Financial incentives aimed at increasing physical activity were most effective when the rewards were put at risk of being lost, according to new research from the Perelman School of Medicine at the University of Pennsylvania. The study, which tested the effectiveness of three methods of financial incentives to increase physical activity among overweight and obese adults, shows that depending on how they are framed, incentives of equal amounts can have significantly different effects on outcomes. Results are published today in the Annals of Internal Medicine.
"Although most people know that exercise is good for their health, more than 50 percent of adults in the United States don't get enough of it," said lead author Mitesh S. Patel, MD, MBA, MS, an assistant professor of Medicine and Health Care Management in Penn's Perelman School of Medicine and The Wharton School, and a staff physician at the Crescenz VA Medical Center. "Workplace wellness programs aimed at increasing physical activity and other healthy behaviors have also become increasingly popular, but there's a lack of understanding about how to design incentives within these programs. Our findings suggest that these programs could result in better outcomes if they designed financial incentives based on principles from behavioral economics such as loss aversion."
In the study, 281 participants were given the goal of reaching 7,000 steps per day for the 26-week study period. For the first 13 weeks, participants were randomly assigned to one of four groups: the control group received no financial incentive; the gain incentive group received $1.40 for every day that the goal was achieved (equal to $42 per month); the lottery incentive group offered entry into a daily lottery with a possible prize that averaged to $1.40 each day that the goal was achieved; and, the loss incentive group which gave participants $42 at the start of each month and took $1.40 away for each day the goal was not achieved. In the second half of the study, participants continued to receive feedback on their performance, but were not offered an incentive.
By providing incentives of equal amounts, the team sought to determine which program design was most effective at motivating participants to increase physical activity and achieve the goal of 7,000 steps per day -- roughly 40 percent higher than the average daily step count among U.S. adults (5,000). Progress was tracked using a mobile app which ran in the background on participants' smartphones.
Results from the first 13 weeks of the study show that offering a $1.40 reward each time the goal is achieved (the gain incentive group), or when daily lotteries were offered, were no more effective than not offering a reward at all (the control group). In those groups, participants achieved the daily goal approximately 30 to 35 percent of the time. However, participants who risked losing the reward they'd already been given (the loss incentive group) achieved the goal 45 percent of the time, amounting to an almost 50 percent increase over the control group. According to the authors, these findings suggest that the way in which a financial incentive is framed is important in determining its success.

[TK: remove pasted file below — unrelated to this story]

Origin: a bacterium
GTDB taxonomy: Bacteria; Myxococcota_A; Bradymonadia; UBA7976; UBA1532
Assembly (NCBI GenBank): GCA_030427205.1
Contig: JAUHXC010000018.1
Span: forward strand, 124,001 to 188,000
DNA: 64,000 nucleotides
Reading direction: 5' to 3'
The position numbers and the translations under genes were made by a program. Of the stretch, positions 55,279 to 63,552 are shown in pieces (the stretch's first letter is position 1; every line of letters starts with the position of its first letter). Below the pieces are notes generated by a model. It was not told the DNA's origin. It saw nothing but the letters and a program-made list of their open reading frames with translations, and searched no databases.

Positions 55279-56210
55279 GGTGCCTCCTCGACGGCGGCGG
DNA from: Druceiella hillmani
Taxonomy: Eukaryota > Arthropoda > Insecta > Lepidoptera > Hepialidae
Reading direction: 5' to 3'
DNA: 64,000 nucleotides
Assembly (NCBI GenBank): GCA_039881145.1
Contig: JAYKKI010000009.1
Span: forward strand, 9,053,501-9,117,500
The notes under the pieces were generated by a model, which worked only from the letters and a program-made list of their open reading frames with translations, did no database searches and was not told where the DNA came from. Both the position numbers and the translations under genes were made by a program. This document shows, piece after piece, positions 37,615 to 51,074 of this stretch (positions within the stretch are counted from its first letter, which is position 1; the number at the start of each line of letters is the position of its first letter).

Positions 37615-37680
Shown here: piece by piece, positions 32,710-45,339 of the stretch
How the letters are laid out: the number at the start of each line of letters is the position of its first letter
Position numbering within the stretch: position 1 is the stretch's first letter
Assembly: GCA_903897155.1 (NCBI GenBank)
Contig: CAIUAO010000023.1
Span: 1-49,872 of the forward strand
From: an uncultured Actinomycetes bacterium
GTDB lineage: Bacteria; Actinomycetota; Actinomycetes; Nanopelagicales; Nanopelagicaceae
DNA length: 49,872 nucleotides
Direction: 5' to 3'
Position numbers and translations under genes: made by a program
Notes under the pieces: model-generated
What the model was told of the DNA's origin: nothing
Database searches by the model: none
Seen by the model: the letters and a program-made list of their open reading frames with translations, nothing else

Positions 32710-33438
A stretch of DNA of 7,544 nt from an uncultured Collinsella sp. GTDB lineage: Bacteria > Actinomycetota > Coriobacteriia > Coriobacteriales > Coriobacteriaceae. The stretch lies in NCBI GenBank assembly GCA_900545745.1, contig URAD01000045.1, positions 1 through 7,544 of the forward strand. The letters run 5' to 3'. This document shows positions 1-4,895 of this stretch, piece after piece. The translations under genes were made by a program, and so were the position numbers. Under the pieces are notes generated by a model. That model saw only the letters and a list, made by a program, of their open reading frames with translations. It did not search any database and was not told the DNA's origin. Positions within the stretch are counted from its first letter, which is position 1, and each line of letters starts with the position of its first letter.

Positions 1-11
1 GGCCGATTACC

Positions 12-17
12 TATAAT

"Most workplace wellness programs typically offer the reward after the goal is achieved," said senior author Kevin G. Volpp, MD, PhD, a professor of Medicine and Health Care Management and director of the Penn Center for Health Incentives and Behavioral Economics. "Our findings demonstrate that the potential of losing a reward is a more powerful motivator and adds important knowledge to our understanding of how to use financial incentives to encourage employee participation in wellness programs." The authors noted that 96 percent of participants were still actively enrolled in the study even three months after stopping incentives, which may have important implications for the role that smartphones could play in deploying these programs at broader scale.
"Our findings reveal how wearable devices and apps can play a role in motivating people to increase physical activity, but what really makes the difference is how you design the incentive strategy around those apps," said David A. Asch, MD, MBA, a professor of Medicine and Health Care Management and director of the Penn Center for Health Care Innovation.
The authors say future studies might compare the effectiveness of incentives when combined with other motivators such as team-based designs that rely on peer support and accountability, or designs aimed at determining a more effective reward amount.
Additional Penn authors on the study include Roy Rosin, Dylan Small, Scarlett Bellamy, Jack Heuer, Susan Sproat, Chris Hyson, Lisa Wesby, Karen Hoffer, David Shuttleworth, Devon Taylor, Victoria Hilbert, Jingsan Zhu, Lin Yang, and Xingmei Wang.
Funding for the study was provided by the National Institute on Aging (RC4 AG039114).
Materials provided by Perelman School of Medicine at the University of Pennsylvania. Note: Content may be edited for style and length.
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